That’s Tanney’s phrase, and he uses it to mean the modular, prefab, single-family home. For buyers, prefab promises access to good design, quick builds and fixed costs. For a certain kind of architect, it’s the great white whale: an elusive and sometimes infuriating goal. It would leverage technology into homebuilding — a fragmented industry whose methods have not greatly changed for centuries — and make architect-designed houses accessible to the middle class. “A relatively affordable modern domestic space that could be mass-produced,” Tanney says. It’s utopian.
Prefab lets architects see their work come alive.
The field has long been small, niche and dominated by architects. The most productive firms made maybe 10 houses a year, and each was a work of art. Architects liked prefab not just because of the utopian dream, but because prefabbing gave them control over the construction process, says Laura Steele of Taalman Koch Architecture, an L.A. firm that makes the IT House.
Most architects produce drawings, not buildings — “the end of the process is handing over documents,” says Steele. But prefab lets architects see their work come alive. The firm has made about a house a year for the past decade, alongside traditional projects, but it’s switching its full-time focus to prefab. “We know it’s a successful business model,” says Steele. “The more we do, the more the costs get driven down.”
Among the most prominent observer of prefab housing is Allison Arieff, an early enthusiast whose 2002 book Prefab galvanized interest in the field. But over the years, she says, she’s lost faith in the promise of prefab for architect-designed, single-family homes: The economies of scale just aren’t there. Prefab got popular because “it seemed to suggest you could get a high-end, architect-designed home for less money.” The suggestion was misleading. Instead, she says, “I’ve seen a lot of frustration and a lot of people lose a lot of money.”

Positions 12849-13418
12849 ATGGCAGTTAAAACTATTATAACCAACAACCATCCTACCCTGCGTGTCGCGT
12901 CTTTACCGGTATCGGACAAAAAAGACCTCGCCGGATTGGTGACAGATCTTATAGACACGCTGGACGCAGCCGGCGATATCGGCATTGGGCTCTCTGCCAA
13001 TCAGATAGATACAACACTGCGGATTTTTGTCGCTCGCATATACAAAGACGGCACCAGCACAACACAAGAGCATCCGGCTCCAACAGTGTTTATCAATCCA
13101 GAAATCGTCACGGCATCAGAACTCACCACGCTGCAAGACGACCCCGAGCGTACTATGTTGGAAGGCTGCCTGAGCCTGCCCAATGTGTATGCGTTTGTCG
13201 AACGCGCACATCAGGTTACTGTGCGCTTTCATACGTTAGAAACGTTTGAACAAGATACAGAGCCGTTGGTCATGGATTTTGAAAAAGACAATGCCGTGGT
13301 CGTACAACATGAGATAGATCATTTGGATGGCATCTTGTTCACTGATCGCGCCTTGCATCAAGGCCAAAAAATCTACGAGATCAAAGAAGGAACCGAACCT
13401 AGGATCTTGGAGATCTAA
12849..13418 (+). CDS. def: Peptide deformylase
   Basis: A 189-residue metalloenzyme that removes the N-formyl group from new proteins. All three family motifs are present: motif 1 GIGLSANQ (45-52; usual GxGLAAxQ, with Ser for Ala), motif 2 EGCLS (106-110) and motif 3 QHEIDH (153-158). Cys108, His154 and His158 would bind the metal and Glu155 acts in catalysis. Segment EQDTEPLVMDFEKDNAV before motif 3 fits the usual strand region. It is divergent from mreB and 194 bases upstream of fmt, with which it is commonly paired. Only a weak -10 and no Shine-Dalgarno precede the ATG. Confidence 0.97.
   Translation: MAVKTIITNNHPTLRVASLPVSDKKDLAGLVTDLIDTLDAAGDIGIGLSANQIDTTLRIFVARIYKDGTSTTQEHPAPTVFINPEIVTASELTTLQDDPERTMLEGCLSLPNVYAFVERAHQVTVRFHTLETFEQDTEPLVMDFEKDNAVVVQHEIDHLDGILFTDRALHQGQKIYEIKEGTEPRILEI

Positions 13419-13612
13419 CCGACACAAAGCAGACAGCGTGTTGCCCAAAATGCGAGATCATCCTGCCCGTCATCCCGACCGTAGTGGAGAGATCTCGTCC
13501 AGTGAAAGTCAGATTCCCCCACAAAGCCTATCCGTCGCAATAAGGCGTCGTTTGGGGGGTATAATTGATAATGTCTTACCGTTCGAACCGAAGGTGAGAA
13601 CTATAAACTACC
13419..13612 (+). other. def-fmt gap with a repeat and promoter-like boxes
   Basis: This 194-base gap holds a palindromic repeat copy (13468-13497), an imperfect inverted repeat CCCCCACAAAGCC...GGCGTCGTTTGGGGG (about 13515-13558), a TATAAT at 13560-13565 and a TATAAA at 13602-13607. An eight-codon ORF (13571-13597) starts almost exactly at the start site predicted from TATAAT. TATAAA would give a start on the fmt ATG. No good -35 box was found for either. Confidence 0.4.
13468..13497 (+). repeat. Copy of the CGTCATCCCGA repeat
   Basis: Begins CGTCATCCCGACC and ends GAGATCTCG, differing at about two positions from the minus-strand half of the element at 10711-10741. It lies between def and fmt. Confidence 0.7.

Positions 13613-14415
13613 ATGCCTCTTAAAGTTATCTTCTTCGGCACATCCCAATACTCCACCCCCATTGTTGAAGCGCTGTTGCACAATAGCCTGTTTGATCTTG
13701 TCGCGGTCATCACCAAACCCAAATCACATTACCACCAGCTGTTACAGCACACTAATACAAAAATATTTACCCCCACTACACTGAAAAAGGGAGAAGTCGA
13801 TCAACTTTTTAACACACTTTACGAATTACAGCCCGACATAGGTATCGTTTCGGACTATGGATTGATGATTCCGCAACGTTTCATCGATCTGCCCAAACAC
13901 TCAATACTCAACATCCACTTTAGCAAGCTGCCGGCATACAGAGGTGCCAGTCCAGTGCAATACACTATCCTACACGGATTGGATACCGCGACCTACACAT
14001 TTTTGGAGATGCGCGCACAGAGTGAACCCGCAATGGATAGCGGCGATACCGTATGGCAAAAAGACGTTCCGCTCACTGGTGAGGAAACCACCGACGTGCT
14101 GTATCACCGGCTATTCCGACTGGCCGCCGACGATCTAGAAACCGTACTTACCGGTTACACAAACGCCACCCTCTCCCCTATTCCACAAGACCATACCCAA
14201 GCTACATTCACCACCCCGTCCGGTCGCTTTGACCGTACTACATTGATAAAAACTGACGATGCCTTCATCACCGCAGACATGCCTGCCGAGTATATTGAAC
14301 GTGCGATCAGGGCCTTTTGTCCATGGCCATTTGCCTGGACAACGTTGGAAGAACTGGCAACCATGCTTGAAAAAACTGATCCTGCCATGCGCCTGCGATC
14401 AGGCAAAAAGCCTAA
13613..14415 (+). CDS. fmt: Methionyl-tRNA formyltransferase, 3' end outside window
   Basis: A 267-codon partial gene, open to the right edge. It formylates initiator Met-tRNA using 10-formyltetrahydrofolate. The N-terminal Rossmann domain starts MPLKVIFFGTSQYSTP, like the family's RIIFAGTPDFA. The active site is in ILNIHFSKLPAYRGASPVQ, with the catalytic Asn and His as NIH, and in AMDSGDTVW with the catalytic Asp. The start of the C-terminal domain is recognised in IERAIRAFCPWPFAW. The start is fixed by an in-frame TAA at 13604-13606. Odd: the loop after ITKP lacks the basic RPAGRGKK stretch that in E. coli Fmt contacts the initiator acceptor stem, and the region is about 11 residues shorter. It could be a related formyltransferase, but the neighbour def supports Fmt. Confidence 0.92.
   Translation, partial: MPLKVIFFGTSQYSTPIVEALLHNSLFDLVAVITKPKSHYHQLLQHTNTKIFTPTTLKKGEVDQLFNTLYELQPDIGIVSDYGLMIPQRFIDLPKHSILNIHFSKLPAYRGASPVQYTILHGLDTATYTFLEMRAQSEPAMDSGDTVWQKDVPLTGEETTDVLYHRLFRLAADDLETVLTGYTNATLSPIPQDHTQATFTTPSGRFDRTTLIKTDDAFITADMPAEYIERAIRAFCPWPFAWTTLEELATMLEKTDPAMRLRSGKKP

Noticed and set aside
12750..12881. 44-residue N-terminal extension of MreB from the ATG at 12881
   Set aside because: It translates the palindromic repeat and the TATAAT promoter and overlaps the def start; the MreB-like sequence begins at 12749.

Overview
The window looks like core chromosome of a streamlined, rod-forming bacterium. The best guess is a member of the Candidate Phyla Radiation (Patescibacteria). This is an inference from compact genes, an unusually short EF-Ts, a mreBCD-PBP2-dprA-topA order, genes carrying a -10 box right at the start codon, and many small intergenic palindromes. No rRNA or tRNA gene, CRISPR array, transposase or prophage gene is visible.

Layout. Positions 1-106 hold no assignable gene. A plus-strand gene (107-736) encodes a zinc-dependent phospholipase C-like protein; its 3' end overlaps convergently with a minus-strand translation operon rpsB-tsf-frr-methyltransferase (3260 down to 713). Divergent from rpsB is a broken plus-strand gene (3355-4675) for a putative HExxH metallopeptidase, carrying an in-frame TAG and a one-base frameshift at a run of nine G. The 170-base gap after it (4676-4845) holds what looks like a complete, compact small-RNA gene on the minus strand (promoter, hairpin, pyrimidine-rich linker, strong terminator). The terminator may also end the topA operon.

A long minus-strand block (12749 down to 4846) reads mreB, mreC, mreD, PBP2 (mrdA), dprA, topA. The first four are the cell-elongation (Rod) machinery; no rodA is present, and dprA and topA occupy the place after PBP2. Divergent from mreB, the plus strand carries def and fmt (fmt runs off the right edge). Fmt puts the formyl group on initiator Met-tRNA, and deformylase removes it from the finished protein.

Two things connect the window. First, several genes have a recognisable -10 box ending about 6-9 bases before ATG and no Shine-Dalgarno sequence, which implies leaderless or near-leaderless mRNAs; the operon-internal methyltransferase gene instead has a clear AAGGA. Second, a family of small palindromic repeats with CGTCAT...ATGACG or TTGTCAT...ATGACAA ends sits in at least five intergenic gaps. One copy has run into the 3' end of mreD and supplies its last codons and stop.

But then in 2008, along came Blu Homes, with capital, fancy marketing and a big dream: to deliver on the promise of prefab. To do that, they figured, they needed to put technology, capital and project management — not architecture — at the center. Neither of its principals are architects. That’s deliberate, says one of them, Maura McCarthy. While architects have long gone gaga over the prefab promise, “a lot of the firms can’t really execute,” she argues. Inspiration, theory and “cool design” are great, she says, but “it’s best to have a capital base, a technology base and a business goal.”
That tech base? It’s not just foldable steel, which allows entire houses to be transported on 8.5-foot-wide trucks. It’s also an electronic modeling system. Its customer interface is easy to use, but it translates into factory-floor directives and cost sheets. Blu says that by the end of 2013, it had built some 275 “products.” Cost per house: about $750,000 to $800,000, including site work and installation, but not the land. Blu says it’s profitable on a net, per-home basis, but not yet on a gross basis, which takes into account costs like research and development, and overhead.
And that’s one reason it’s too early to proclaim the death of the great white whale.
This OZY encore was originally published July 21, 2014.